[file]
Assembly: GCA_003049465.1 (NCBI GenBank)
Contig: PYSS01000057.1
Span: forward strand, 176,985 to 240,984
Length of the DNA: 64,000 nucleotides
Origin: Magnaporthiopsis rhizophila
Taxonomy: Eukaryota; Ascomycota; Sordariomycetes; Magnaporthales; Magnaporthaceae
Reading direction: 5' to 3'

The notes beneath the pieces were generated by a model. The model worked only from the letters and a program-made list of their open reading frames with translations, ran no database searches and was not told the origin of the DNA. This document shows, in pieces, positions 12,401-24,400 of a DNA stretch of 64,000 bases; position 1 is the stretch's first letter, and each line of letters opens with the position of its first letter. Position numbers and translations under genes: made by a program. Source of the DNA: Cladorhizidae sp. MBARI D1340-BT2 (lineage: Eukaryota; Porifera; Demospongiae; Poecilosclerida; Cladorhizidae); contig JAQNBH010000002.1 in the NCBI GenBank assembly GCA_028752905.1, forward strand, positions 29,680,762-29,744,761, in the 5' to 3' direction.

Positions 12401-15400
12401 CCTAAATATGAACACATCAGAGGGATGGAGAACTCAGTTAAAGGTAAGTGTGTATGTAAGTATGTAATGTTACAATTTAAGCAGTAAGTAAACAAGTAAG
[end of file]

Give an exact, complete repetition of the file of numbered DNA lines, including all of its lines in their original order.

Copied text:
Assembly: GCA_003049465.1 (NCBI GenBank)
Contig: PYSS01000057.1
Span: forward strand, 176,985 to 240,984
Length of the DNA: 64,000 nucleotides
Origin: Magnaporthiopsis rhizophila
Taxonomy: Eukaryota; Ascomycota; Sordariomycetes; Magnaporthales; Magnaporthaceae
Reading direction: 5' to 3'

The notes beneath the pieces were generated by a model. The model worked only from the letters and a program-made list of their open reading frames with translations, ran no database searches and was not told the origin of the DNA. This document shows, in pieces, positions 12,401-24,400 of a DNA stretch of 64,000 bases; position 1 is the stretch's first letter, and each line of letters opens with the position of its first letter. Position numbers and translations under genes: made by a program. Source of the DNA: Cladorhizidae sp. MBARI D1340-BT2 (lineage: Eukaryota; Porifera; Demospongiae; Poecilosclerida; Cladorhizidae); contig JAQNBH010000002.1 in the NCBI GenBank assembly GCA_028752905.1, forward strand, positions 29,680,762-29,744,761, in the 5' to 3' direction.

Positions 12401-15400
12401 CCTAAATATGAACACATCAGAGGGATGGAGAACTCAGTTAAAGGTAAGTGTGTATGTAAGTATGTAATGTTACAATTTAAGCAGTAAGTAAACAAGTAAG